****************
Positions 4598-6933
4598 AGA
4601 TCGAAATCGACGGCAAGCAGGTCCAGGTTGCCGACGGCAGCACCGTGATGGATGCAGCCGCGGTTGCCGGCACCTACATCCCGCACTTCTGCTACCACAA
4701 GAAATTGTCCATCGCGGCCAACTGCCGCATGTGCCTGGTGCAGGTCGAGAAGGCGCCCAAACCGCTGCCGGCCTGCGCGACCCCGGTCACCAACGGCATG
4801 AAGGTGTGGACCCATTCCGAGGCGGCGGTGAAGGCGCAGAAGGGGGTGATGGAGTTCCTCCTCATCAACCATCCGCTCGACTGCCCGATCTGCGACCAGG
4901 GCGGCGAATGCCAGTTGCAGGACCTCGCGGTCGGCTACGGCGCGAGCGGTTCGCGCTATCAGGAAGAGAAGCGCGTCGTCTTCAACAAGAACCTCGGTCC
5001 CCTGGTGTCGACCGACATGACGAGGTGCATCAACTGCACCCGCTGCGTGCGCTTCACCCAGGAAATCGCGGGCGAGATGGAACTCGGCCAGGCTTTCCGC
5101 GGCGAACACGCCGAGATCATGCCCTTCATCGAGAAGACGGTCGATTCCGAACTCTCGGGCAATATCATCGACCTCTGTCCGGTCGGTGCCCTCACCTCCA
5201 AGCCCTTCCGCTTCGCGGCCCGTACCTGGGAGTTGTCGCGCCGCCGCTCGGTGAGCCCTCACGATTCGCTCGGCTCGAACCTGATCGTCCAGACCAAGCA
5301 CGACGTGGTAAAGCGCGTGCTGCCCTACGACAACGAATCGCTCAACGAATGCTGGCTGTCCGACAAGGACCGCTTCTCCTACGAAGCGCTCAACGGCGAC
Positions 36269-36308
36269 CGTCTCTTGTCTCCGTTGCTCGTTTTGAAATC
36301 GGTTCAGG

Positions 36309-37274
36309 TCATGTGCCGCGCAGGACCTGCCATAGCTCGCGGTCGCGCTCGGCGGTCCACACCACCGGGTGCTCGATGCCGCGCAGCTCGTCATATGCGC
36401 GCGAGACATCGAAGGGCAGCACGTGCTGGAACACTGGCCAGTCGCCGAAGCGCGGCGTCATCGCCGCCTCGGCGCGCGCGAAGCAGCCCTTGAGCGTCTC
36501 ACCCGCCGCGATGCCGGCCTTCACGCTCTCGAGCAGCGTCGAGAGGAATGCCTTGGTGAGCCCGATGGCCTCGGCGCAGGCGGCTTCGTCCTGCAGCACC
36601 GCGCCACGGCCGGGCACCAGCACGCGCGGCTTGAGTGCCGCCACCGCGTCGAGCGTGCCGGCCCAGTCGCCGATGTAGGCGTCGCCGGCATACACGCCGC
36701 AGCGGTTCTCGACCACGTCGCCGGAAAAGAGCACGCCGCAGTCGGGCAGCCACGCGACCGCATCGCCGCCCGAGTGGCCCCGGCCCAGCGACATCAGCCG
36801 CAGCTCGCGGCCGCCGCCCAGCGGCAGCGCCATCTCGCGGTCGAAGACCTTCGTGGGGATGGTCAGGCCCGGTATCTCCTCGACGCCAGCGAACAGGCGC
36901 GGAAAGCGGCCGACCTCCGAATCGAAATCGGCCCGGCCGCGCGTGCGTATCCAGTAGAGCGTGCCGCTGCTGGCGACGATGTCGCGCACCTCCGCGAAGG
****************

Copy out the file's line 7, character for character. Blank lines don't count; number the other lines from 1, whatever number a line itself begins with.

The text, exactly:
5001 CCTGGTGTCGACCGACATGACGAGGTGCATCAACTGCACCCGCTGCGTGCGCTTCACCCAGGAAATCGCGGGCGAGATGGAACTCGGCCAGGCTTTCCGC